Last night, at our family Chanukah gathering, my cousin and I got into a conversation about the shooting in Newtown. His premise was that we were being egocentric about this being a tragedy in comparison to what happens the world over — and especially in comparison to the children who die each day from our drone warfare.
I accept all he says as true. If the United States is killing children, then those who order those attacks are war criminals. But, just because it happens the world over, doesn’t mean that we should just sit back, throw our hands up and look away.
I cannot change Afghanistan or Congo or Somalia or . . . fill in the blank. But I can stop my neighbor or my fellow American from spewing NRA-sponsored platitudes.
It must start somewhere.
I asked my cousin, “what am I, as a parent, to do? Just put this in a larger geo-political context and just accept that human life is cheap?” “My job,” I told him, “is to protect my child. And I am not sure that I can do that when mentally ill people have access to guns.” “Well,” he said, “you can tell your children that you will try to keep them safe but you can’t promise.”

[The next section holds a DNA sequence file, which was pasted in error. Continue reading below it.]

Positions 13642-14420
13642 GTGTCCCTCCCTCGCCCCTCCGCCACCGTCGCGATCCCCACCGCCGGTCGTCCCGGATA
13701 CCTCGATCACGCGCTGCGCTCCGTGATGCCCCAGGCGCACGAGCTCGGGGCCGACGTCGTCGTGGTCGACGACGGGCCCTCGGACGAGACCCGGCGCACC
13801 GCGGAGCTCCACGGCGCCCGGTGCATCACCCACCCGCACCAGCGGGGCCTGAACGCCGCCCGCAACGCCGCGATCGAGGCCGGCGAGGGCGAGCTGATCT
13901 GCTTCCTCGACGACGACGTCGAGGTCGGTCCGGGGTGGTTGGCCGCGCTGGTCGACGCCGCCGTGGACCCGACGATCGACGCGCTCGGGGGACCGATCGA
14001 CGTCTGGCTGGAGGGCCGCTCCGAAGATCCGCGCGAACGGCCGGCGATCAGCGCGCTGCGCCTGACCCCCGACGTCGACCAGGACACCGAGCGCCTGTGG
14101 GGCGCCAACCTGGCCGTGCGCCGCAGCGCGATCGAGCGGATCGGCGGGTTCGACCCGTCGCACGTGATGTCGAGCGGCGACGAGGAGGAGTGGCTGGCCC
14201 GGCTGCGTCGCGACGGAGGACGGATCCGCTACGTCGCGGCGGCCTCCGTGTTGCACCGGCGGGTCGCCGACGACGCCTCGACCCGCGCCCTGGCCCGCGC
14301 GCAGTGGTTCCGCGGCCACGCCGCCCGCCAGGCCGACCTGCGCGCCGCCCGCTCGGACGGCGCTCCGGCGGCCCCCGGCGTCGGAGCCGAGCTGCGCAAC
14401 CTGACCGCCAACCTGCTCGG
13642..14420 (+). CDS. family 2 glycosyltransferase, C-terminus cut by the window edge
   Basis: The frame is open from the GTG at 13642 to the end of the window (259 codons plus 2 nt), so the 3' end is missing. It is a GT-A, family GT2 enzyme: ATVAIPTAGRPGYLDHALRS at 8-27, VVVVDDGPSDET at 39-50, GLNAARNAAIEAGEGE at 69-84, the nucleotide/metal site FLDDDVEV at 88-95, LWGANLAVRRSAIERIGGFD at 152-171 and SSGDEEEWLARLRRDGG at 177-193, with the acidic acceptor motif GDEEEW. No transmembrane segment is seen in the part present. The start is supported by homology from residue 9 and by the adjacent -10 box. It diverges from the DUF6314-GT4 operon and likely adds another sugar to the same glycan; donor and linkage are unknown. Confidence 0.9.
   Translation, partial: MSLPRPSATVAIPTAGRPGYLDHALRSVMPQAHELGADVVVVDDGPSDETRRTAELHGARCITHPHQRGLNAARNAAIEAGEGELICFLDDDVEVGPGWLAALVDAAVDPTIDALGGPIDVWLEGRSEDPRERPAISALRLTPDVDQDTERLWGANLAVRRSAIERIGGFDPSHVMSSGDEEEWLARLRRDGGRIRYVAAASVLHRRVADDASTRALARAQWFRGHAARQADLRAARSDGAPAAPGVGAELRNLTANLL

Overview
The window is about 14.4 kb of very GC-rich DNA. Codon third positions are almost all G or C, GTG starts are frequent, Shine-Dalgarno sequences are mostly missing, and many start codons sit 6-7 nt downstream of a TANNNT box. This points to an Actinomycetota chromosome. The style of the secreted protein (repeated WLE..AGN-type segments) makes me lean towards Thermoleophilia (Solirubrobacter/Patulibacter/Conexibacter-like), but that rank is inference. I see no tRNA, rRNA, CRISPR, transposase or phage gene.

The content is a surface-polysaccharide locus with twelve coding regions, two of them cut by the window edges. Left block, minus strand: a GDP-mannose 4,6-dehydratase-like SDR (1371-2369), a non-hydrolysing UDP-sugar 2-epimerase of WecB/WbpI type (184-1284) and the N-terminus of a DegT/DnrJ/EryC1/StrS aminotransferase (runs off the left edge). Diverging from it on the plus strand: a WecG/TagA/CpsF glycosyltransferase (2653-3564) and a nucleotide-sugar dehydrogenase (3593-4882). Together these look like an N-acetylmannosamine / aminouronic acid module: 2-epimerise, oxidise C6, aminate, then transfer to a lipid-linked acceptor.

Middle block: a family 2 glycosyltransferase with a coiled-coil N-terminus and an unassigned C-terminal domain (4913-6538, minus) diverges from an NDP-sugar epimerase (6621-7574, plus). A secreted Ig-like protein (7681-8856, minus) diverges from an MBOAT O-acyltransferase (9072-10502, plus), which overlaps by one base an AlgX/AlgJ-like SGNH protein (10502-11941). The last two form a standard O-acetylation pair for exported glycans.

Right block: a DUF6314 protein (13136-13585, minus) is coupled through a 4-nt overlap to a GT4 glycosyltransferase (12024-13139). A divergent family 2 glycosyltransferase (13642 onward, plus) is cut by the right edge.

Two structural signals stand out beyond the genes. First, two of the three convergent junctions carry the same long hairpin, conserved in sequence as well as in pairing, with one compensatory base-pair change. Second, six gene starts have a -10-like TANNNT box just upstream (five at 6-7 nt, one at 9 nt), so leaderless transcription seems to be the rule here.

OK OK OK OK OK OK.
My child deserves my unconditional promise that I will keep him safe. Every child, the world over, deserves his or her parent’s unconditional promise.
Now, the work begins:
What do I need to do to make that unconditional promise to my child?
Stand up to the conventional wisdom. People with guns kill more people than people without guns. And, as a society, allowing a mentally ill person to buy (or have access to) a gun is the same as everyone of us driving the shooter to the school and giving him extra ammunition. We all need to point the finger in the mirror.
Yeah, we need to solve the fiscal cliff and avoid upsetting the Republicans. Yes, we need to tiptoe around the NRA with its $250,000,000 lobbyist fund. Yes, we need to wait for someone to do something.
I have a promise to keep. And, I better get busy.
Marching, donating, talking to people and pressuring our political leaders.
And be ready to throw myself in the way of a bullet spray should it come to that.